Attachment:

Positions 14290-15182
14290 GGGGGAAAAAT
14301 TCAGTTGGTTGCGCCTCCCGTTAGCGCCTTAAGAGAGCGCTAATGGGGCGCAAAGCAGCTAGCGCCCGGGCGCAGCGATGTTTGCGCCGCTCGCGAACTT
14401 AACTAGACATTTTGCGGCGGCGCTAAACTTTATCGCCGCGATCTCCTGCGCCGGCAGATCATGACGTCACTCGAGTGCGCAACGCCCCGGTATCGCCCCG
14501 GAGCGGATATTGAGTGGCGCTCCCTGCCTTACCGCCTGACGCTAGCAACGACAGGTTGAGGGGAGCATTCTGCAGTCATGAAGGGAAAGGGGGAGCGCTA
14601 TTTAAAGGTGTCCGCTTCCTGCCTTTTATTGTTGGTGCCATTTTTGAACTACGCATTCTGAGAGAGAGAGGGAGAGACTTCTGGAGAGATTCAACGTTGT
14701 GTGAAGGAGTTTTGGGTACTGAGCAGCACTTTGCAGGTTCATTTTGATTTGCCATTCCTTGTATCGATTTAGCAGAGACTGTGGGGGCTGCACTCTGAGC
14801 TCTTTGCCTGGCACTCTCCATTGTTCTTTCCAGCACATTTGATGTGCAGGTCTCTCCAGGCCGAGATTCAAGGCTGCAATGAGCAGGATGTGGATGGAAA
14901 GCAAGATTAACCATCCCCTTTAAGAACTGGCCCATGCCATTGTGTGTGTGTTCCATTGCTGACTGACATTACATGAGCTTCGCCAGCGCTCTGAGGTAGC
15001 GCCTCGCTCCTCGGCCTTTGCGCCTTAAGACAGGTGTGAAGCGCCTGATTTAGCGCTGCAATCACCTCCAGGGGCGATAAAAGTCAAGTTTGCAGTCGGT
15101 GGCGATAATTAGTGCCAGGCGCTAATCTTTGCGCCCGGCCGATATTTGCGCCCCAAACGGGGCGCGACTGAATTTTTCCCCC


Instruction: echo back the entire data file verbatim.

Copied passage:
Positions 14290-15182
14290 GGGGGAAAAAT
14301 TCAGTTGGTTGCGCCTCCCGTTAGCGCCTTAAGAGAGCGCTAATGGGGCGCAAAGCAGCTAGCGCCCGGGCGCAGCGATGTTTGCGCCGCTCGCGAACTT
14401 AACTAGACATTTTGCGGCGGCGCTAAACTTTATCGCCGCGATCTCCTGCGCCGGCAGATCATGACGTCACTCGAGTGCGCAACGCCCCGGTATCGCCCCG
14501 GAGCGGATATTGAGTGGCGCTCCCTGCCTTACCGCCTGACGCTAGCAACGACAGGTTGAGGGGAGCATTCTGCAGTCATGAAGGGAAAGGGGGAGCGCTA
14601 TTTAAAGGTGTCCGCTTCCTGCCTTTTATTGTTGGTGCCATTTTTGAACTACGCATTCTGAGAGAGAGAGGGAGAGACTTCTGGAGAGATTCAACGTTGT
14701 GTGAAGGAGTTTTGGGTACTGAGCAGCACTTTGCAGGTTCATTTTGATTTGCCATTCCTTGTATCGATTTAGCAGAGACTGTGGGGGCTGCACTCTGAGC
14801 TCTTTGCCTGGCACTCTCCATTGTTCTTTCCAGCACATTTGATGTGCAGGTCTCTCCAGGCCGAGATTCAAGGCTGCAATGAGCAGGATGTGGATGGAAA
14901 GCAAGATTAACCATCCCCTTTAAGAACTGGCCCATGCCATTGTGTGTGTGTTCCATTGCTGACTGACATTACATGAGCTTCGCCAGCGCTCTGAGGTAGC
15001 GCCTCGCTCCTCGGCCTTTGCGCCTTAAGACAGGTGTGAAGCGCCTGATTTAGCGCTGCAATCACCTCCAGGGGCGATAAAAGTCAAGTTTGCAGTCGGT
15101 GGCGATAATTAGTGCCAGGCGCTAATCTTTGCGCCCGGCCGATATTTGCGCCCCAAACGGGGCGCGACTGAATTTTTCCCCC